While there is certainly something historic (politically and culturally) about the first gay weddings taking place in Massachusetts, I’m tempted to make less of a big deal out of it. Why? Because like most things that take place in a relationship between two people, it probably will not have much of an impact on anyone else. In a lot of ways, this is a bigger day for the strong opponents of gay marriage than it is for the rest of us. They feel that they are somehow losing something. That the meaning of their vows will be changed. That notion seems like nonsense to me.
I don’t much care what others think about my marriage and I’d hope that the gay couples getting married today feel the same way (I know it’s not much of a wedding toast, but you get the idea).
In the near term, the marriages will only be recognized in certain states. This may introduce an era of geographic arguments in which members of couples will be wary about saying the wrong thing as they approach a state line. But this limitation too will pass.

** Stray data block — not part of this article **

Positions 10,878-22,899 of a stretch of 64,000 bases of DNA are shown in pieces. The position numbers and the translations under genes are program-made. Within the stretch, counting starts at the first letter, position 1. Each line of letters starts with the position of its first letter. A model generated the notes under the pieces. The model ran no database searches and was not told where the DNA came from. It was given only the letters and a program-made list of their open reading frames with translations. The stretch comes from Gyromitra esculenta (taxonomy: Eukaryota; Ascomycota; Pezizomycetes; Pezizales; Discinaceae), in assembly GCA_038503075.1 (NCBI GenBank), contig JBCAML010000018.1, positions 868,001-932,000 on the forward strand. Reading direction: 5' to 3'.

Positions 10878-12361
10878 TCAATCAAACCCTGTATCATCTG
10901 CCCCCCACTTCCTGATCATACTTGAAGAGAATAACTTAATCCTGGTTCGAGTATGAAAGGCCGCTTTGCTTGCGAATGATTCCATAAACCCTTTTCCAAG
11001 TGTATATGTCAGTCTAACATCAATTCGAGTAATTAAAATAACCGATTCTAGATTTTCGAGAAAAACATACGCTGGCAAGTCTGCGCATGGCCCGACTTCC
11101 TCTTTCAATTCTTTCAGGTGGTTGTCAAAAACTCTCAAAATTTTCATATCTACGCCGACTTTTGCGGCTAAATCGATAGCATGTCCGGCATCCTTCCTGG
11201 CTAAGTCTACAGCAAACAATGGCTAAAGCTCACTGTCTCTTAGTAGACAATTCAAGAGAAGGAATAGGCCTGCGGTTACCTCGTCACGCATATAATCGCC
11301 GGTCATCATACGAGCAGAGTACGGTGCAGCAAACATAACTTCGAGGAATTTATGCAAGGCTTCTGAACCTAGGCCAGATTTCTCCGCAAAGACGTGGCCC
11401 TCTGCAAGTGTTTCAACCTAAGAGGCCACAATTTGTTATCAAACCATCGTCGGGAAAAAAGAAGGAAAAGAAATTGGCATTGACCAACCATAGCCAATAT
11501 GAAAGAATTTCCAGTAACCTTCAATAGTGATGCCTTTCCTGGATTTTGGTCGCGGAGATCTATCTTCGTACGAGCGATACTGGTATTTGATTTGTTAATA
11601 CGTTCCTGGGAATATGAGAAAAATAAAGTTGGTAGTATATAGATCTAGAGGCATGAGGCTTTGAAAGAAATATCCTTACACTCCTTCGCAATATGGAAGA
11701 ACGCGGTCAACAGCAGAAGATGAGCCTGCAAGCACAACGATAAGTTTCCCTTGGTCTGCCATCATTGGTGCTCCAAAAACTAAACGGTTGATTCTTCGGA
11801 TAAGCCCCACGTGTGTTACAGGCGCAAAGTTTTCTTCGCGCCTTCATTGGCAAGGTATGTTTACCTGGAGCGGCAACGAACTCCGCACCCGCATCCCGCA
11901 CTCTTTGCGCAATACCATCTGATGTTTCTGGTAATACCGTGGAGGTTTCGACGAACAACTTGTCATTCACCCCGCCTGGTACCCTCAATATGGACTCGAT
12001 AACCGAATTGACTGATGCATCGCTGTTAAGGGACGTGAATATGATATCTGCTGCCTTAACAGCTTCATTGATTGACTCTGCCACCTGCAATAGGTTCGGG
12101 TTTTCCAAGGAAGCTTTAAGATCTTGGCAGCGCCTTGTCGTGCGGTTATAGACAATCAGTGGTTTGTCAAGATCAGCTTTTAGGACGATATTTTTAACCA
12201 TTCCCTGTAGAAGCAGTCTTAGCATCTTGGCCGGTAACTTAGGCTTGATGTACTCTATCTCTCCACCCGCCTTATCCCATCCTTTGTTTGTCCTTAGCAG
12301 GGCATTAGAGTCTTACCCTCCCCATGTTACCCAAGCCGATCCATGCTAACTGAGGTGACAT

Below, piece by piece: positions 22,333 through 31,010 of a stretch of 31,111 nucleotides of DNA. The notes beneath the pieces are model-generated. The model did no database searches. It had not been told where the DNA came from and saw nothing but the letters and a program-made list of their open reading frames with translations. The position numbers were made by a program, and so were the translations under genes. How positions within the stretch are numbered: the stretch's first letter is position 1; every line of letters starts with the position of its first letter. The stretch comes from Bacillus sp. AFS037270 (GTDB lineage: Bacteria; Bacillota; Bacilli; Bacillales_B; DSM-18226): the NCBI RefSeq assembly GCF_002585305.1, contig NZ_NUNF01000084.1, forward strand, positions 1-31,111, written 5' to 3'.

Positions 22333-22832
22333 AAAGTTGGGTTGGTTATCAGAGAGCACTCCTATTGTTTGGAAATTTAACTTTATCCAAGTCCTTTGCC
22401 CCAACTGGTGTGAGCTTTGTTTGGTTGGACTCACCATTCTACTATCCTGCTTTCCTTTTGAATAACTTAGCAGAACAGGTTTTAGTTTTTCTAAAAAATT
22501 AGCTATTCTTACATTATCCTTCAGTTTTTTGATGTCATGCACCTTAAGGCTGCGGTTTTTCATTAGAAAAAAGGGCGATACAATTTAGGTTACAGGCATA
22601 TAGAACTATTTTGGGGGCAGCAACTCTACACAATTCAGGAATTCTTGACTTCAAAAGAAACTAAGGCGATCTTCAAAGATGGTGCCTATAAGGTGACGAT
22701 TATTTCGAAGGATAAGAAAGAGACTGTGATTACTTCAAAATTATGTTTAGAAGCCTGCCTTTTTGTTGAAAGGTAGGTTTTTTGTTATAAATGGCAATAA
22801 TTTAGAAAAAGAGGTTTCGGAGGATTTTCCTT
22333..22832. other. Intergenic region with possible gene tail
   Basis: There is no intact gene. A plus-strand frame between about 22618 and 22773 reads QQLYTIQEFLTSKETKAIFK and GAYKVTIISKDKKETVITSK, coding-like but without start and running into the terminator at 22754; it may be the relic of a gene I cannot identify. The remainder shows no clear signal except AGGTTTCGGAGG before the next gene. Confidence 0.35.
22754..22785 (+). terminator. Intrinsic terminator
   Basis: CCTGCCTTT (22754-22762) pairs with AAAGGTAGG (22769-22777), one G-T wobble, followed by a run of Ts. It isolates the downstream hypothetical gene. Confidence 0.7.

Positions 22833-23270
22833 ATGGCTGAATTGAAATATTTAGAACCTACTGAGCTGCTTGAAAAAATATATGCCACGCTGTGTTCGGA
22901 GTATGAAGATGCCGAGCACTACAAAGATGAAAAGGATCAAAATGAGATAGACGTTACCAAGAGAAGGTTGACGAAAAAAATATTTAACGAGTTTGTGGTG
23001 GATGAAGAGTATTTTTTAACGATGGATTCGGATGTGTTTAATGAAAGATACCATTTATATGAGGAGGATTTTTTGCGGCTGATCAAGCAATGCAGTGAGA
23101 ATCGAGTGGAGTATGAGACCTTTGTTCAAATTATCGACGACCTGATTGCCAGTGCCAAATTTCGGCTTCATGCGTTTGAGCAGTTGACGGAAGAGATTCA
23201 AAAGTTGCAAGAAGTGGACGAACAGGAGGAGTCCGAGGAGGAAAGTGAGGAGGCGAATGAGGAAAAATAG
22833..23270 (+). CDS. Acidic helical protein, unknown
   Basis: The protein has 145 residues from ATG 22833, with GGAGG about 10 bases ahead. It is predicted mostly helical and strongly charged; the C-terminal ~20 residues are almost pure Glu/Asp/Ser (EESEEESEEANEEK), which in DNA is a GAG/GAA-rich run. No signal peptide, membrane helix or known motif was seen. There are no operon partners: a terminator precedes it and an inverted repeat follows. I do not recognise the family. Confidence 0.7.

On a purely legal level, it just seems so painfully obvious that today is a step in the right direction. The Globe has had two blogs running; one in favor of gay marriage and one opposed. In the opposition blog, the writer introduces this historic day by explaining: “Well, today is D-Day for gay marriage, which seems to be stealing the thunder from the day’s 50th anniversary of Brown v. Board of Education.”
That sentence is wrong on two counts. For one, this is not a D-Day for gay marriage. The violence metaphor is all wrong. Do the people in the pictures look like they are in the middle of a terrible battle? The point is that this is not D-Day for couples. It’s We-Day. And second, the Massachusetts marriages are not stealing thunder from Brown v Board, they are celebrating it.
“The long march of African-Americans to civil equality was and is deeply different from the experience and legacy of gay Americans. But in one respect, the date is fitting, for both Brown and this new day revolve around a single, simple and yet deeply elusive idea: integration.”